ITER, the international fusion experiment under construction in Cadarache, France, aims to prove that nuclear fusion is a viable power source by creating a "burning plasma" that produces more energy than the machine itself consumes. Although that goal is at least 20 years away, ITER is already burning through money at a prodigious pace. The United States is only a minor partner in the project, which began construction in 2008. But the U.S. contribution to ITER will total $3.9 billion—roughly four times as much as originally estimated—according to a new cost estimate released yesterday. That is about $1.4 billion higher than a 2011 cost estimate, and the numbers are likely to intensify doubts among some members of Congress about continuing the U.S. involvement in the project.
The United States and ITER share a complicated history. The project was first proposed in 1985 as a joint venture with the Soviet Union and Japan. The United States backed out of that effort in 1998, citing concerns over cost and feasibility—only to jump in again in 2003. At the time, ITER was envisioned to cost roughly $5 billion. That estimate had grown to $12 billion by 2006, when the European Union, China, India, Japan, Russia, South Korea, and United States signed a formal agreement to build the device. The United States agreed, essentially, to build 9% of the parts for the reactor, at whatever price was necessary.
ITER was supposed to start running by 2016. Since then, however, the project has been plagued by delays, cost increases, and management problem. ITER is now expected to cost at least $21 billion and won't turn on until 2020 at the earliest. And a recent review slammed ITER's management .
The cost of the U.S. contribution has increased, too, although by how much has been unclear. Officials with U.S. ITER had not released an updated cost profile for several years, until Ned Sauthoff, project manager for U.S. ITER at Oak Ridge National Laboratory in Tennessee, did so yesterday. Speaking to a meeting of the Department of Energy's (DOE's) Fusion Energy Sciences Advisory Committee in Rockville, Maryland, Sauthoff reported that the total cost of the U.S. contribution would be $3.9 billion by the time the project is done in 2034. The schedule assumes that ITER won't start running until 2024 or 2025. In comparison, an April 2011 funding profile pegged the cost of U.S. ITER at $2.5 billion.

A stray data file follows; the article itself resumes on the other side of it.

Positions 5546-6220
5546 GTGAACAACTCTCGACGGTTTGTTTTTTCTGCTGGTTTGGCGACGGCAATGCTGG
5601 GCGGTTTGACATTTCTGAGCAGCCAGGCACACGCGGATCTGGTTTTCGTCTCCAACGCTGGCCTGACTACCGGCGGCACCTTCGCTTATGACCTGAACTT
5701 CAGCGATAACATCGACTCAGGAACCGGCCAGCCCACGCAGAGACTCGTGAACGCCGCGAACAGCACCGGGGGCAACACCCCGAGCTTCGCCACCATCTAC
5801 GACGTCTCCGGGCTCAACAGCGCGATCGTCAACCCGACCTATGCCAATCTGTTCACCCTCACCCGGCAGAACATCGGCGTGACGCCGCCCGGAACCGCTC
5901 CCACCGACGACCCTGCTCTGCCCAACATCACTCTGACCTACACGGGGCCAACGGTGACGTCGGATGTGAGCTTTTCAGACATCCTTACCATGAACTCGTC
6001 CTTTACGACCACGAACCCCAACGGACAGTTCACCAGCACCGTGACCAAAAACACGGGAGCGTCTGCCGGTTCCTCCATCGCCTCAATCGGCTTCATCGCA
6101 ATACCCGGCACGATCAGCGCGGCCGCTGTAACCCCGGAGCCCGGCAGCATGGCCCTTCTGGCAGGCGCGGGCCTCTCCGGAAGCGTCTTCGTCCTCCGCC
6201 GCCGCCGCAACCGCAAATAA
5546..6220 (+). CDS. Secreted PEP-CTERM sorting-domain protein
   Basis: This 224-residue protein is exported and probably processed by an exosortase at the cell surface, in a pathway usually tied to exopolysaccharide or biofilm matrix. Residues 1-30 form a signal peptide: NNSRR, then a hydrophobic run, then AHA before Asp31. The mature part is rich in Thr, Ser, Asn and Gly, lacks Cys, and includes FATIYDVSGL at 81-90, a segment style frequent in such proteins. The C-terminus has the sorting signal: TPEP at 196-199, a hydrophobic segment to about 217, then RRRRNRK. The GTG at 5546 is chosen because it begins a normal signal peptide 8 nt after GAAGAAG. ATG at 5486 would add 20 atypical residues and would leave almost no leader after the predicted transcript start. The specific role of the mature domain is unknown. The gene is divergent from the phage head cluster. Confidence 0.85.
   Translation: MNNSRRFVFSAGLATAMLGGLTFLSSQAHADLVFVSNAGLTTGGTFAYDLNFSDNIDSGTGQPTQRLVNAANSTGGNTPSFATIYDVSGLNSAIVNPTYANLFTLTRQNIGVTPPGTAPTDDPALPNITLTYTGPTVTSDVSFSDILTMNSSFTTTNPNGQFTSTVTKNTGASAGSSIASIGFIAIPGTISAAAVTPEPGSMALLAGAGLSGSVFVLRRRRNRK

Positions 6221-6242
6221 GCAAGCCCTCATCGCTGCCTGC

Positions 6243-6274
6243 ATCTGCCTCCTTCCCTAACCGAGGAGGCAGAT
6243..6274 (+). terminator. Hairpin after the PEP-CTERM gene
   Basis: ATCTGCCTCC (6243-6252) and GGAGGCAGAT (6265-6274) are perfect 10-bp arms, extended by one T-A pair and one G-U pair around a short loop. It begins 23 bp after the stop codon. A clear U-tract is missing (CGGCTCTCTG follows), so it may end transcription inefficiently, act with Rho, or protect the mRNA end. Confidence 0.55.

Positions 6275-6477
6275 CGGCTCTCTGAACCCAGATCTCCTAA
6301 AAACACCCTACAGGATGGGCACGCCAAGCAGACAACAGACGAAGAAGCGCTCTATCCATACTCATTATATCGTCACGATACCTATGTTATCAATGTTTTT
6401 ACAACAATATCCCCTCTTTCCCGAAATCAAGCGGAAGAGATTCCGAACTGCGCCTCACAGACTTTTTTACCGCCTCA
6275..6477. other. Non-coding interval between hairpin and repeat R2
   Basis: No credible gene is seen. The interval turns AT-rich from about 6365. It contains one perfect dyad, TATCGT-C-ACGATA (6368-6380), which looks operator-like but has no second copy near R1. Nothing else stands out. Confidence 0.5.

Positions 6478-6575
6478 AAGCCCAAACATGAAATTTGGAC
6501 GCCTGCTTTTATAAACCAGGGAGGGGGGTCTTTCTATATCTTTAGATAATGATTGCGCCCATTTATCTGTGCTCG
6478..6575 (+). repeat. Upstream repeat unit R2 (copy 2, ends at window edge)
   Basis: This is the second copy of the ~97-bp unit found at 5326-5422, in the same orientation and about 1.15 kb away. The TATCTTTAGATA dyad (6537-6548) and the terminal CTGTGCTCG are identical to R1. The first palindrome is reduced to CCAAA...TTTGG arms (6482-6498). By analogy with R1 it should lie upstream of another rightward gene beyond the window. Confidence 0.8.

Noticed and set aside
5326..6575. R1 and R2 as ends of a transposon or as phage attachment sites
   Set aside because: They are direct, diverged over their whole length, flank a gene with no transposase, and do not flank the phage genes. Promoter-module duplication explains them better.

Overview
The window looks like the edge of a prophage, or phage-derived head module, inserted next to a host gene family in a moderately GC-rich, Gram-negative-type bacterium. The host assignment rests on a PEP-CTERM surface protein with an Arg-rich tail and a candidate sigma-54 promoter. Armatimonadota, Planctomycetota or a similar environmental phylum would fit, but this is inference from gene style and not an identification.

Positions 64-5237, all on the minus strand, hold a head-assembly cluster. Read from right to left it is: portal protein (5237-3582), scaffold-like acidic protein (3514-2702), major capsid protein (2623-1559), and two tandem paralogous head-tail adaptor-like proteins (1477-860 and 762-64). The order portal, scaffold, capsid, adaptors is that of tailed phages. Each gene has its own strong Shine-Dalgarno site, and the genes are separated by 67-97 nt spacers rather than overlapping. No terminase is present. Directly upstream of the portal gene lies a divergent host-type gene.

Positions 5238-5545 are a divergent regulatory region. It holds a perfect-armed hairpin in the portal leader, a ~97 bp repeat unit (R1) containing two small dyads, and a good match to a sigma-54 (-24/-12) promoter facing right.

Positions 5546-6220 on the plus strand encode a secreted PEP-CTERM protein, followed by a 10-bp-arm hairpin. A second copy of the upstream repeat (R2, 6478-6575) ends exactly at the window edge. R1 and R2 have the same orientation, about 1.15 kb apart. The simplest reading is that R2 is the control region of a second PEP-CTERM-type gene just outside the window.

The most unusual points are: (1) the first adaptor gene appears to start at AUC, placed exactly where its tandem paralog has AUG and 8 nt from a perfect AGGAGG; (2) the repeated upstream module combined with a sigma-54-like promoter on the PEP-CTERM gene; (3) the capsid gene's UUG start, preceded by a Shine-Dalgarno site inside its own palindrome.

The reason for the difference lies mainly in the timing. The 2011 cost profile would have seen spending on U.S. ITER plateau at $350 million per year from 2014 through 2016. However, in 2013, DOE officials decided (as part of their budget request for the following year) to cap spending on ITER at $225 million per year to prevent the project from consuming the entire budget of DOE's fusion energy sciences program. Stretching out the budget invariably increases costs, researchers say. This year, the fusion program has a total budget of $505 million, including the $200 million Congress ultimately decided to spend on ITER. Sauthoff stresses that ITER researchers are making concrete progress in construction. "There is very strong progress in the fabrication of components around the world," he said in an e-mail after the meeting. "US components needed for the construction sequence are being completed for delivery in 2014 and 2015."
The new numbers appear to be giving some members of Congress heartburn. In a separate hearing yesterday on the proposed 2015 budget for DOE, Senator Dianne Feinstein (D-CA), the chair of Energy and Water Development Subcommittee of the Senate Committee on Appropriations, said that a review by DOE officials suggested that the cost of U.S. ITER could rise as high as $6 billion—more, if the concerns over ITER management are not addressed. "I'm really beginning to believe that our involvement in ITER is not practical, that we will not gain what we hope to gain from it, and instead this money could be much better be spent elsewhere," Feinstein said.
Could the United States really back out of ITER? The Obama administration conceives of the U.S. commitment to ITER as being on a par with a treaty agreement, one Washington insider says, so the administration simply cannot walk away from that commitment. But one Senate staffer who works for the Democratic majority says that's only the administration's position. In fact, the staffer says, the administration seems to be split, with officials at the State Department arguing that the U.S. commitment to ITER is inviolable and officials at DOE indicating that they'd be just as happy without the project on their hands. The staffer suggests that the conflict explains why the administration requested only $150 million for ITER next year instead of the supposed maximum of $225 million it had set earlier.
The Senate staffer suggests that if administration officials can't make up their minds about ITER, Congress could do it for them in the next several months, as they write annual spending bills. "Our intention is make a decision for ourselves in our markup [of the 2015] budget," the staffer says. "They won't have a choice."